Fiks AG, Grundmeier RW, Mayne S, Song L, Feemster K, Karavite D, Hughes CC, Massey J, Keren R, Bell LM, Wasserman R, Localio AR. Effectiveness of Decision Support for Families, Clinicians, or Both on HPV Vaccine Receipt. Pediatrics, 2013. 131: 1114-24.

Fiks AG, Mayne S, Karavite DJ, DeBartolo E, Grundmeier RW. A Shared e-Decision Support Portal for Pediatric Asthma. Journal of Ambulatory Care Management, April-June 2014. 37: 120-6.

Fiks AG, Mayne S, Karavite D, Suh A, O'Hara R, Localio R, Ross M, Grundmeier RW. Parent-Reported Outcomes of a Shared Decision Making Portal in Asthma: A Practice-based RCT. Pediatrics, 2015. 135: e965-73.

Fiks AG, Zhang P, Localio AR, Khan S, Grundmeier RW, Karavite DJ, Bailey C, Alessandrini EA, Forrest, CB. Adoption of Electronic Medical Record-Based Decision Support for Otitis Media in Children. Health Services Research, April 2015. 50(2): 489-513.

Shared Decision-making for Pediatric Patients with Chronic Illnesses/ Critically ill pediatric patients

Walter JK, Ross LF. Relational Autonomy: Moving beyond the limits of isolated individualism.  Pediatrics, 2014. 133: S16.

Walter, JK. Supporting her Autonomy: The Obligations of Guardians and Physicians in Adolescent Refusals of Care. Journal of Clinical Ethics, 2012. 23(1):56-59.

Shared Decision-making, General

Fiks AG, Localio AR, Alessandrini EA, Asch DA, Guevara JP. Shared Decision Making in Pediatrics: A National Perspective. Pediatrics, 2010. 126: 306-314.

Fiks AG, Gafen A, Hughes CC, Hunter KF, Barg FK. Using Freelisting to Understand Shared Decision Making in ADHD: Parents' and Pediatricians' Perspectives. Patient Education and Counseling, 2011. 84: 236-244.

Fiks AG, Hughes CC, Gafen A, Guevara JP, Barg FK: Contrasting Parents' and Pediatricians' Perspectives on Shared Decision Making in ADHD. Pediatrics, 2011. 127: e188-196.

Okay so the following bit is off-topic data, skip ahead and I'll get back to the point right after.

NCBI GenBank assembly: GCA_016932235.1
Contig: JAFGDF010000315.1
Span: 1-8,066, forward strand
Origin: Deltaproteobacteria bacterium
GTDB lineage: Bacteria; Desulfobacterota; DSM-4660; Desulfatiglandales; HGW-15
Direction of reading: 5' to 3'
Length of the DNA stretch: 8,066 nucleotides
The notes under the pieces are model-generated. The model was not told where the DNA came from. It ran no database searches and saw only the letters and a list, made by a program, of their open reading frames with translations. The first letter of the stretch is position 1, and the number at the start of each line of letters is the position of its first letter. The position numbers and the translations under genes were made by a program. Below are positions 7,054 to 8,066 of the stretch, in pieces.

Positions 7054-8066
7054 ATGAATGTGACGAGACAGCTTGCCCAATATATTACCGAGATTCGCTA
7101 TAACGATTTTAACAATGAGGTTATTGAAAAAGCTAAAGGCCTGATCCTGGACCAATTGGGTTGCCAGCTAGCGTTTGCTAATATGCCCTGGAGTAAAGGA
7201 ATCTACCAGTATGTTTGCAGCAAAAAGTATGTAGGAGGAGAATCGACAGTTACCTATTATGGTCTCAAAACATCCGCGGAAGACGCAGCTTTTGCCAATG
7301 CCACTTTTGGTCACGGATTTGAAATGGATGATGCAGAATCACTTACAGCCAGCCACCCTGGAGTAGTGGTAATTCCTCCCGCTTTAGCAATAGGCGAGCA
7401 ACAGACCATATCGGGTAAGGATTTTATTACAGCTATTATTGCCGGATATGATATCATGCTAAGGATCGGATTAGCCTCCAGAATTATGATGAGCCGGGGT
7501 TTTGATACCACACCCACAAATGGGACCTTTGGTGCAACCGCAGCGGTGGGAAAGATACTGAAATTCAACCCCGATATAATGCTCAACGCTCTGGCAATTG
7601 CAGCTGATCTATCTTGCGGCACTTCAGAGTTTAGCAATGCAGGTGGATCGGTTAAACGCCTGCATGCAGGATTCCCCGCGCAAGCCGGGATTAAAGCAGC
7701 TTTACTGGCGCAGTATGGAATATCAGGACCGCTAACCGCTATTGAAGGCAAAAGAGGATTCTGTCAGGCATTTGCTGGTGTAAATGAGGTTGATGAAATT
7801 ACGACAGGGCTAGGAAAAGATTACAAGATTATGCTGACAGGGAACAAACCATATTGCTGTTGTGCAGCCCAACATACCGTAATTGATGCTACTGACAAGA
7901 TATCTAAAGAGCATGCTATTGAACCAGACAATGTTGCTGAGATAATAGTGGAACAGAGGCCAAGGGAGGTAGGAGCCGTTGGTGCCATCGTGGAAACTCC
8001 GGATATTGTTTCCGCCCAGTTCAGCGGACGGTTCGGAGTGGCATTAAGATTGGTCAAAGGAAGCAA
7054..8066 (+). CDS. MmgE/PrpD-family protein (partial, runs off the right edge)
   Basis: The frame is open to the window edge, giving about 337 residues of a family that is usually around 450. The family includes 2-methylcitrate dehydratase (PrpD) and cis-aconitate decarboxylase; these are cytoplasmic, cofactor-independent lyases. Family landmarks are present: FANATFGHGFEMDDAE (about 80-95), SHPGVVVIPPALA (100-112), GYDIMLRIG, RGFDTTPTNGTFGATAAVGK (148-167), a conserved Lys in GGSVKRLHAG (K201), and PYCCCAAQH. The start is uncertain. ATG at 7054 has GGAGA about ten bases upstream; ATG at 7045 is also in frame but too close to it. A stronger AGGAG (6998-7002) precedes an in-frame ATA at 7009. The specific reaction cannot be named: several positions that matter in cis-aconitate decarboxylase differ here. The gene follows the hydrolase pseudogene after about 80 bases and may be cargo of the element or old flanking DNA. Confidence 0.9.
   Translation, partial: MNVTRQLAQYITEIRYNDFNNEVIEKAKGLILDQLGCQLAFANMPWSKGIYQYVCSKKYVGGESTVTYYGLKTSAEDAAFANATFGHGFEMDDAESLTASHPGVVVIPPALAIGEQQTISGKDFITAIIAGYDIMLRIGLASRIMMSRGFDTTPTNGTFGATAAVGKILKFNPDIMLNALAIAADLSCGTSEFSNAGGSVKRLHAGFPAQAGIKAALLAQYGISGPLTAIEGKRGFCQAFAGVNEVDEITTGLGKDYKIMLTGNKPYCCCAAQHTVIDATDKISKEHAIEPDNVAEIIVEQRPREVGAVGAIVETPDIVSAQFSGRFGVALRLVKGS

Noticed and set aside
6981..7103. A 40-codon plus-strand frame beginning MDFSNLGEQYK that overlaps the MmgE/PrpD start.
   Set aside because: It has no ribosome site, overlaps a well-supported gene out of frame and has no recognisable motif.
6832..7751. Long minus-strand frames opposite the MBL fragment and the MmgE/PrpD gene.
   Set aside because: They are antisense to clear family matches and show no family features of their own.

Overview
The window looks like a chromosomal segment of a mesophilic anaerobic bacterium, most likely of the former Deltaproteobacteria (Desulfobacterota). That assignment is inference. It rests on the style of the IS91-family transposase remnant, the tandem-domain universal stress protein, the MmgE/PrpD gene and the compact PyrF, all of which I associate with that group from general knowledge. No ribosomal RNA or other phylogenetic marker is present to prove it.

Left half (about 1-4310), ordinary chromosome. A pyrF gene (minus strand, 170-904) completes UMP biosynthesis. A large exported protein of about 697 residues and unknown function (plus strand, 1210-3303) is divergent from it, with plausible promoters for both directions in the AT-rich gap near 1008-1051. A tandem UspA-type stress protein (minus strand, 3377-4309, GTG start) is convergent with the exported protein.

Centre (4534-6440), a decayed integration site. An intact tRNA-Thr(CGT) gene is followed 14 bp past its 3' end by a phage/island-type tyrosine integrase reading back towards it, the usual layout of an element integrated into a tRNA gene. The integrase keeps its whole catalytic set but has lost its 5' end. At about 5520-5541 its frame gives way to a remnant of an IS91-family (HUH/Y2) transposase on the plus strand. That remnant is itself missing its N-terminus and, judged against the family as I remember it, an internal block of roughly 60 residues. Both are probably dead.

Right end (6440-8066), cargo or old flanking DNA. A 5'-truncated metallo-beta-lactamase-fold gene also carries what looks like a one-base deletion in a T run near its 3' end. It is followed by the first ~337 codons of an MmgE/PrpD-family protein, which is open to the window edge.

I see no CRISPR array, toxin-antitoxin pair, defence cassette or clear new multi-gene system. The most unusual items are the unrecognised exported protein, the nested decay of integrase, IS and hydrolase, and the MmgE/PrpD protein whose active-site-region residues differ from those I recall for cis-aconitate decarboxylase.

Fiks AG, Mayne S, Hughes C, DeBartolo E, Behrens C, Guevara J, Power T. Development of an Instrument to Assess Families' Preferences and Goals for ADHD Treatment.  Academic Pediatrics, 2012. 12: 445-455.

Fiks AG, Mayne S, DeBartolo E, Power TJ, Guevara JP. Parental Preferences and Goals Regarding ADHD Treatment. Pediatrics, 2013. 132: 692-702.

Electronic Health Record Clinical Decision Support

Bonafide CP, Brady PW, Keren R, Conway PH, Marsolo K, Daymont C. Development of heart and respiratory rate percentile curves for hospitalized children. Pediatrics, 2013. 131(4): e1150-7.

Gálvez JA, Ahumada L, Simpao AF,Lin EE, Bonafide CP,Choudhry D, England WR, Jawad AF, Friedman D, Sesok-Pizzini DA, Rehman MA. Visual analytical tool for evaluation of 10-year perioperative transfusion practice at a children's hospital. Journal of the American Medical Informatics Association, 2014. 21(3): 529-34.

Simpao AF, Ahumada LM, Desai BR, Bonafide CP, Gálvez JA, Rehman MA, Jawad AF, Shelov ED. Optimization of drug–drug interaction alert rules in a pediatric hospital's electronic health record system using a visual analytics dashboard. Journal of the American Medical Informatics Association, October, 2014. Page: 361-369.

Daymont C, Bonafide CP, Brady PW. Heart rates in hospitalized children by age and body temperature. Pediatrics, April 2015. 135(5):e1173-81.

Decision-making in Pediatric Advanced Care

Hexem KR, Mollen CJ, Carroll K, Lanctot DA, Feudtner C. How parents of children receiving pediatric palliative care use religion, spirituality, or life philosophy in tough times. J Palliat Med, 2011. 14(1):39-44.

Renjilian CB, Womer JW, Carroll KW, Kang TI, Feudtner C. Parental explicit heuristics in decision-making for children with life-threatening illnesses. Pediatrics, 2013. 131(2):e566-72.

Hexem KR, Miller VA, Carroll KW, Faerber JA, Feudtner C. Putting on a happy face: emotional expression in parents of children with serious illness. J Pain Symptom Manage, 2013. 45(3):542-51.

Feudtner C, Walter JK, Faerber JA, Hill DL, Carroll KW, et al. Good-parent beliefs of parents of seriously ill children. JAMA Pediatr, 2015. 169(1):39-47.

Feudtner C, Carroll KW, Hexem KR, Silberman J, Kang TI, et al. Parental hopeful patterns of thinking, emotions, and pediatric palliative care decision making: a prospective cohort study. Arch Pediatr Adolesc Med, 2010. 164(9):831-9.

Hill DL, Miller V, Walter JK, Carroll KW, Morrison WE, Munson DA, Kang TI, Hinds PS, Feudtner C. Regoaling: a conceptual model of how parents of children with serious illness change medical care goals. BMC Palliat Care, 2014. 13(1):9.